Our Book of the Month for February is The Centaur’s Wife by Amanda Leduc.
We talked to Amanda this month about her new novel, questions she hopes are brought up while you’re reading and further learning you can do if inspired.
Amanda Leduc’s brilliant new novel, woven with fairy tales of her own devising and replete with both catastrophe and magic, is a vision of what happens when we ignore the natural world and the darker parts of our own natures.
Heather is sleeping peacefully after the birth of her twin daughters when the sound of the world ending jolts her awake. Stumbling outside with her babies and her new husband, Brendan, she finds that their city has been destroyed by falling meteors and that her little family are among only a few who survived…
At times devastating, but ultimately redemptive, Amanda Leduc’s fable for our uncertain times reminds us that the most important things in life aren’t things at all, but rather the people we want by our side at the end of the world.
How do you build a world that makes room for who you are?
One of the many questions at the heart of The Centaur’s Wife, an apocalyptic fairy tale about desire, grief and what happens when your world is devastated. The Centaur’s Wife sprouted from a short story written in 2014 and similarly to the novel, it was burned down and re-written several times until it grew into the final novel. Partially informed by her work on her non-fiction study, Disfigured: On Fairy Tales, Disability and Making Space (Coach House Books, 2020) and coming to terms with her own identity as a disabled person, Leduc says The Centaur’s Wife had to wait for Disfigured. She says it “was only after writing Disfigured that I became the person I needed to be to write The Centaur’s Wife.”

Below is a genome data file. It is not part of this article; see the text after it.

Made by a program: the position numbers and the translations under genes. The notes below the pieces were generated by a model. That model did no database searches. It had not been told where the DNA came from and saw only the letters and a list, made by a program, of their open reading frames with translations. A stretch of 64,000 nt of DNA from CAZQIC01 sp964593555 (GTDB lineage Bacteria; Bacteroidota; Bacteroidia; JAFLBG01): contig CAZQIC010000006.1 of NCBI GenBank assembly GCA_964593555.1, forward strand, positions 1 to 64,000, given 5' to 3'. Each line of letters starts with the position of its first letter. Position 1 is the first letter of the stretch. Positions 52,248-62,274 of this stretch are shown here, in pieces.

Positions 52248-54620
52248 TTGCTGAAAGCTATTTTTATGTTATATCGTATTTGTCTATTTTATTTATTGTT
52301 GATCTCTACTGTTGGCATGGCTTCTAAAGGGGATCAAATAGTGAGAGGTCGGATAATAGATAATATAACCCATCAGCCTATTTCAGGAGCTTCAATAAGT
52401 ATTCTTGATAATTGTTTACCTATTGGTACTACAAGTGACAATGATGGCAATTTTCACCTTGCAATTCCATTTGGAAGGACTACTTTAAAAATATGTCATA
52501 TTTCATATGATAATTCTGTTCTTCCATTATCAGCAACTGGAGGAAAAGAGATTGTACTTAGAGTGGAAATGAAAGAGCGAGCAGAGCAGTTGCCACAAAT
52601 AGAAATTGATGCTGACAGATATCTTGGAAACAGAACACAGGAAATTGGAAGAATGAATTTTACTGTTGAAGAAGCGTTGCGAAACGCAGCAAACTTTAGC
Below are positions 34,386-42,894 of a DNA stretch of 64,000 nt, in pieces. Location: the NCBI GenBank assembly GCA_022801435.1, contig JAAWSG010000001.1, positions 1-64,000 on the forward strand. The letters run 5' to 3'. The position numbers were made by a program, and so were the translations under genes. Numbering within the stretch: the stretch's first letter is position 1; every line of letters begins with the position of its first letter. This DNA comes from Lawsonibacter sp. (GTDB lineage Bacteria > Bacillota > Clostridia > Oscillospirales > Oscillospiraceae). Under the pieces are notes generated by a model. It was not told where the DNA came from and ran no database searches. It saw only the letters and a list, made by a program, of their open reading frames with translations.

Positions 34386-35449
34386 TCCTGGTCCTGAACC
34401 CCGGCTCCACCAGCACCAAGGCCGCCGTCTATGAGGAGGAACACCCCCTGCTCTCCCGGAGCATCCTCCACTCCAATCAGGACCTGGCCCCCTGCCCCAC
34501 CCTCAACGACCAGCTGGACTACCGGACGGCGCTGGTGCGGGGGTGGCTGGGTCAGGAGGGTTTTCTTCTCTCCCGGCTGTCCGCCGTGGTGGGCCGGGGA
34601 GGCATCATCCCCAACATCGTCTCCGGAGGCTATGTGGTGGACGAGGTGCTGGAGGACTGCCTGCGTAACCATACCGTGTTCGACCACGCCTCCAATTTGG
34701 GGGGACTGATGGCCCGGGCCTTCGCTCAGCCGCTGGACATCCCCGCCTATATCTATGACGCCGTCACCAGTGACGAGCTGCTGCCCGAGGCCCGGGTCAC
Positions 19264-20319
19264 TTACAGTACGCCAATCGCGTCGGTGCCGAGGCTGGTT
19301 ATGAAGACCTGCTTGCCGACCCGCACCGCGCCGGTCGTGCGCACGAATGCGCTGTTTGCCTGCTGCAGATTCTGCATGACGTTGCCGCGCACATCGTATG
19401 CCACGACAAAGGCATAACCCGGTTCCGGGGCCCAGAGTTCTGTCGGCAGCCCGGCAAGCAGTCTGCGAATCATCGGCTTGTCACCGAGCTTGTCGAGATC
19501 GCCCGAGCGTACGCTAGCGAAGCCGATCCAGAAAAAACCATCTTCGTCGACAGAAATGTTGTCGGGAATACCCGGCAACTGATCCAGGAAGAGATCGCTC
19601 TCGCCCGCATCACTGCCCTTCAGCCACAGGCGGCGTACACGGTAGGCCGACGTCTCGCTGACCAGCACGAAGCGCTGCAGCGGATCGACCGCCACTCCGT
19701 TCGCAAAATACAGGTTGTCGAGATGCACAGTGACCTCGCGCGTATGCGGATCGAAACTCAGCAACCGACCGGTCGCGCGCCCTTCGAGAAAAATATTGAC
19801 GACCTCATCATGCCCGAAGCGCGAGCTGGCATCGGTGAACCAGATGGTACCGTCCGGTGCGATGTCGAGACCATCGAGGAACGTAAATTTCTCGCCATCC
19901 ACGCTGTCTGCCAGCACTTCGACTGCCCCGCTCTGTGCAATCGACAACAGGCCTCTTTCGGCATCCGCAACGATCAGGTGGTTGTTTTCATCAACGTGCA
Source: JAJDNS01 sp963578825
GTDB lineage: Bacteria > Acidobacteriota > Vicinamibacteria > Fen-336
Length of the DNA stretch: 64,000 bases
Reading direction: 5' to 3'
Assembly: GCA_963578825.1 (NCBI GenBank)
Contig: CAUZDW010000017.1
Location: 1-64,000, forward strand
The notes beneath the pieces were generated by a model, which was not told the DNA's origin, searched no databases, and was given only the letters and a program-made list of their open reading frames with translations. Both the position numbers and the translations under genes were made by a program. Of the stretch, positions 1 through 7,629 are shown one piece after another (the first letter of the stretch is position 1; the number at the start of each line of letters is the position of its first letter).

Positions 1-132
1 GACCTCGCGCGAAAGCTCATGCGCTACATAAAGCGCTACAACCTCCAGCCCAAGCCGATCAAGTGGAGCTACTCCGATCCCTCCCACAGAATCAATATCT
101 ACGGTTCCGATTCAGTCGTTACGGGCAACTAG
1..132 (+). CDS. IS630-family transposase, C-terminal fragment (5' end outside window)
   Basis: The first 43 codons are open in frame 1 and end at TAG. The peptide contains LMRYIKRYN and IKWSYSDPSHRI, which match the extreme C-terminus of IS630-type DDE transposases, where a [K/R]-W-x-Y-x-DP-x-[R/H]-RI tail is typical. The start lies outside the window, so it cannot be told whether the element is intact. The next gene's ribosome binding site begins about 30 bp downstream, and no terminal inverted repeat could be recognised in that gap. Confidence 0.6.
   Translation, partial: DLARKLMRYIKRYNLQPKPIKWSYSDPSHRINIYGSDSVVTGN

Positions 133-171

The two books certainly feed off each other, with Disfigured offering a more critical look at the work of The Brothers Grimm and Disney and how we should make space for new narratives. Disfigured challenges the notion that only princesses and those deemed beautiful deserve a happy ending and The Centaur’s Wife is here to continue that conversation and bring welcomed representation to the Fantasy genre.
When readers finish The Centaur’s Wife Leduc hopes they come away with a feeling of hope, saying “the only way people can move forward and survive grief or trauma is through creating community.” She hopes to inspire conversations around managing grief, especially during the pandemic where we are all handling loss on a daily basis. How do we discuss grief? And how does it upend our lives?
Further reading that Leduc recommends is Disability Visibility: First-Person Stories from the Twenty First Century by Alice Wong; the work of Harriet McBryde Johnson, her essay Unspeakable Conversations can be found here, as well as her two books: Too Late to Die Youngand Accidents of Nature; as well as the work of Ross Showalter, highlighting his essay Writing Fantasy Lets Me Show the Whole Truth of Disability.
Stay tuned for Amanda’s (@AmandaLeduc) twitter takeover on February 23th!